Globes, Planes, and Bodies
Dec 24, 1993 12:47 PM
by Gerald Schueler
I would like to discuss the globes, planes, and bodies yet again.
I don't think that the basic ideas are clearly understood yet.
There seems to be a great deal of confusion about just where the
globes are, about what the difference between a body and a
principle is, and about the planes in general.
The 7 principles are not the 7 bodies but for all intents and
purposes, they can be considered identical. As far as I know,
theosophy is the *only* group/religion to distinguish any real
difference. As far as practical application is concerned, they
are one and the same. But I will agree that in theory, a
principle is not a body. rather, a principle informs and oversee
a body. It may help if you think of a body as a crystallized or
The 7 Principles. HPB gives these (without accents) as: Sthula-
Sarira, Linga-Sarira, Kama, Lower Manas, Upper Manas, Buddhi, and
the Auric Egg (see page 529 of Vol XII of her Collected Works).
None of these terms have made it into todays vocabulary, and I
doubt that many theosophists could pronounce them properly.
Anyway, she deletes Atman from the list saying, "we see that
Atman is no "principle" but stands separate from the Man." This
clearly shows us that her 7 principles (as opposed to bodies) are
the components of the manifestation or self-expression of Atman,
which remains spsiritual/divine and "separate." Why separate?
Because Atman is above our planetary chain, while all 7
principles are somewhere within in. This is further amplified on
the very next page (page 530) where she says, "Thus man functions
on, and responds to, seven distinct yet correlated wave-lengths
(this in italics), each of which corresponds to a specific plane
or world of being, while the One Cosmic Life-Consciousness,
binding and permeating everything, flows through all of them."
HPB thus clearly states that we have 7 principles, and there is
one principle for each cosmic plane - not 7 principles for each
Judge says that "Plane of consciousness is used to designate the
stage or metaphysical place the consciousness has reached or may
be on or in ... plane (word is in italics) means a place for
operation or use, and principle (word is in italics) is that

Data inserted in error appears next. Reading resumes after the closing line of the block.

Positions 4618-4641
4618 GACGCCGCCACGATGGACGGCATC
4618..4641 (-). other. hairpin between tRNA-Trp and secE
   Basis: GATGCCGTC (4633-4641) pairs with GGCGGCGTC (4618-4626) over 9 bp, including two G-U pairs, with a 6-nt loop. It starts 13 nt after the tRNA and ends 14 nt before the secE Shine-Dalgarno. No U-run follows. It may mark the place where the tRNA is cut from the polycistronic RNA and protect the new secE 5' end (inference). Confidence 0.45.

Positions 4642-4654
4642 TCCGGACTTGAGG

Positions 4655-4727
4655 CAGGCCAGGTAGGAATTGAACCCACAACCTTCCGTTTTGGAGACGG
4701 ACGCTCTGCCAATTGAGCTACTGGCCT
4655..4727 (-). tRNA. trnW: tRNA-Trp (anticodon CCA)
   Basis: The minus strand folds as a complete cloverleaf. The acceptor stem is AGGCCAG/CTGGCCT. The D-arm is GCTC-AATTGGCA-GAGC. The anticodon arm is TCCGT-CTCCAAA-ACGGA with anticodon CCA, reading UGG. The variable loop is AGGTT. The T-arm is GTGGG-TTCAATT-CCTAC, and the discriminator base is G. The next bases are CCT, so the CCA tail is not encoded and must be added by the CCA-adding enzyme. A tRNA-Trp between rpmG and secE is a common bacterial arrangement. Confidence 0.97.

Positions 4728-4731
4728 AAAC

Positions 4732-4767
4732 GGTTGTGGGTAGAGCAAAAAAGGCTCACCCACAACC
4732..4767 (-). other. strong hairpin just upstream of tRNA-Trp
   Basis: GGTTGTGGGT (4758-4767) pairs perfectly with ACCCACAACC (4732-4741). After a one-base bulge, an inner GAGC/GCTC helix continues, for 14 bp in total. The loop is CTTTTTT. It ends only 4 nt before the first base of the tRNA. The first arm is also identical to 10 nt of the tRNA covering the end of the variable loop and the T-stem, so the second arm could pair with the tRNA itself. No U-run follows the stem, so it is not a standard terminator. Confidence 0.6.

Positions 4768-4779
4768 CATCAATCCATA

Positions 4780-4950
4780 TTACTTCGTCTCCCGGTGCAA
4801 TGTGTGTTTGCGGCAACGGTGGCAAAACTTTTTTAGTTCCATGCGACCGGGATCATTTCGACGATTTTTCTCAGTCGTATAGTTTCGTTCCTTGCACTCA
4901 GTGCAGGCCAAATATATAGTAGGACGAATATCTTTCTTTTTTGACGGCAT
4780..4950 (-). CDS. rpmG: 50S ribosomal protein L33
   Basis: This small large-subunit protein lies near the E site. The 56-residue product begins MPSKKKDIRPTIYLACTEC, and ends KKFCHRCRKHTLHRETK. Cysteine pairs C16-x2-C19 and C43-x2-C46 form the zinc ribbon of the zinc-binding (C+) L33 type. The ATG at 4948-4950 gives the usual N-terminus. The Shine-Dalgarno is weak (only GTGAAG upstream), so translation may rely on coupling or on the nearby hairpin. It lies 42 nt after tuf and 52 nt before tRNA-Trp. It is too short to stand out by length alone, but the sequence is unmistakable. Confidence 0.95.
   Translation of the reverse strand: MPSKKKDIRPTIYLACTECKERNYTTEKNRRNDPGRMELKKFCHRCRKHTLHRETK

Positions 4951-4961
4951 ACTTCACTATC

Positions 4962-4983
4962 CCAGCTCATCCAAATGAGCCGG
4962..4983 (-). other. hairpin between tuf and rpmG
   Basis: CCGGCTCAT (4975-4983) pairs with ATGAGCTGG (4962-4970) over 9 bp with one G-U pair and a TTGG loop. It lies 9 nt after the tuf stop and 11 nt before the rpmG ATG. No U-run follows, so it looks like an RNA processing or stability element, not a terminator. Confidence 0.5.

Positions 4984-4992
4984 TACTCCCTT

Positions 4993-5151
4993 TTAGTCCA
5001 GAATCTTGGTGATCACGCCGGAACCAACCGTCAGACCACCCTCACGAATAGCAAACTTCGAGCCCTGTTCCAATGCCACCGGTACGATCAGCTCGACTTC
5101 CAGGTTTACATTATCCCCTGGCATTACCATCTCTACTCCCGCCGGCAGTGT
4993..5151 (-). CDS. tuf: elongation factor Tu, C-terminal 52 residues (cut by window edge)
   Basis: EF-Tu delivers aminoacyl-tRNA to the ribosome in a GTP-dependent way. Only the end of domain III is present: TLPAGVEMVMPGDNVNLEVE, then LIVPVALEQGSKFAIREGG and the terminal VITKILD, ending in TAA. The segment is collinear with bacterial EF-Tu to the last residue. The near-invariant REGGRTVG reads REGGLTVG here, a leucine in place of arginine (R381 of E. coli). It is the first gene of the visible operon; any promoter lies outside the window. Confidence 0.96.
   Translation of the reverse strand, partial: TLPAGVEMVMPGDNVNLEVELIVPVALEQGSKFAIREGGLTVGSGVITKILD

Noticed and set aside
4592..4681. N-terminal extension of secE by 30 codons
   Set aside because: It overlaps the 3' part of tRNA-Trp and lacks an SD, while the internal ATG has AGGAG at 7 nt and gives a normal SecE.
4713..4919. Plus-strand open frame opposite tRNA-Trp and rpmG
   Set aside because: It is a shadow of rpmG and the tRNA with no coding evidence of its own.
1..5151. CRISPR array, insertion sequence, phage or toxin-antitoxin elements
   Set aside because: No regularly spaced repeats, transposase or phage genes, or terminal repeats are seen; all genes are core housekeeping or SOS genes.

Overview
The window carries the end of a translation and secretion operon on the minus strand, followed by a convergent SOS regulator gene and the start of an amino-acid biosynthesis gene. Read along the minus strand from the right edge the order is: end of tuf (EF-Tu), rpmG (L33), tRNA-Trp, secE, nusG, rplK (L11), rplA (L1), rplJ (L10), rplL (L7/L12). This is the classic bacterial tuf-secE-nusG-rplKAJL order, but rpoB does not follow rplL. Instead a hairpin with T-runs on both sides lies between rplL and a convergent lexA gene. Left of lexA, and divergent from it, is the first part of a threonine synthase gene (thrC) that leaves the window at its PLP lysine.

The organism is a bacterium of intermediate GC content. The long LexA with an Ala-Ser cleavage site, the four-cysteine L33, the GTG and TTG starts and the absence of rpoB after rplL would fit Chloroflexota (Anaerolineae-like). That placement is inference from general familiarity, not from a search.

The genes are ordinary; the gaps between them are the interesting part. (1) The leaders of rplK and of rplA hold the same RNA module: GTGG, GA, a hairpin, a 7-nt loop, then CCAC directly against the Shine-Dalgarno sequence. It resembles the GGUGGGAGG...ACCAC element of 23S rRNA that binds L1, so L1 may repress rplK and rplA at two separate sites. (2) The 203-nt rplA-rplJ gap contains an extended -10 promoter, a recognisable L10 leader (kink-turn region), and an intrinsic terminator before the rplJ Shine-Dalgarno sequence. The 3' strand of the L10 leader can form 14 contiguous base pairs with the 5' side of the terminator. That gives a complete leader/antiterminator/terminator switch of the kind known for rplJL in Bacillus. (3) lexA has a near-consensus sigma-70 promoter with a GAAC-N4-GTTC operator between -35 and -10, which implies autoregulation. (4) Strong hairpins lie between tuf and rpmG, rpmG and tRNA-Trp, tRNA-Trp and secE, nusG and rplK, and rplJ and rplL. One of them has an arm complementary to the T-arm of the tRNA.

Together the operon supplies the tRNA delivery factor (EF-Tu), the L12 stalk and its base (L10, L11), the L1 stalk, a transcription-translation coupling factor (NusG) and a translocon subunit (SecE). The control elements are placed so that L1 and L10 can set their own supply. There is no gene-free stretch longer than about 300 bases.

which uses or operates on a plane." (page 325, Echoes of the
Orient, Vol II). I think that Judge pretty well sums it up here.
On the same page, he also points out that "it must be remembered
that the word "principle" is used loosely, and sometimes that
which is not such is so called." Thus different theosophical
authors used the term 'principle' differently and the word should
be read with care.
I may be beating a dead horse bu now, but let me quote HPB again.
She says, "The field of consciousness of the Higher Ego is never
reflected in the Astral Light." (Inner Group Teachings, page 87).
The Higher Ego or Reincarnating Ego is Buddhi-Manas. What she is
saying, is that buddhi-manas does not act on or affect the Astral
Light, which is the aura of our planet Earth - Globe D of our
planetary chain. In short, our higher principles are far above
Globe D and have little intercourse with it.
While we have one and only one principle acting on each plane,
each globe of our planetary chain is sevenfold and does have 7
principles. On Globe D, these are taken together and called the
Astral Light. G de P says, "You cannot make an exact
correspondence between seven material things and the seven
principles of the human being. All the Globes are bodies, all
the Globes are vehicles, temporary composites ... But each Globe
in addition has its own six principles, therefore its own
septenary constitution." (Dialogues, Vol II, page 225).
I personally hate it when someone gives me a lot of quotes from
the experts to support a point, but admittedly there are times
when this is necessary. I feel that this is such a time. I have
provided a few quotes (there are lots more) to support my thesis
that we have one principle per plane, and that each plane has
seven subplanes and that each globe has 7 principles, each on one
of the subplanes of its plane. If we want to get technical and
say that each principle can be divided into seven subprinciples,
one on each subplane of a cosmic plane, then I suppose that this
would be alright, albeit a bit confusing in a topic that seems to
be quite confusing enough.
I hope now that students and others who are relatively new to
theosophy will realize that because a principle is "that which
uses or operates on a plane" there is, in fact, little difference
between a body and a principle, at least in one's experience of
the globes, including our Globe D. We can think of a body as a
vehicle for our principle but only if we agree that our
principles are actually aspects of consciousness. Remember,
Globe D houses or incorporates only our physical body and sthula-
sarira, the only one of our principles that is on the physical
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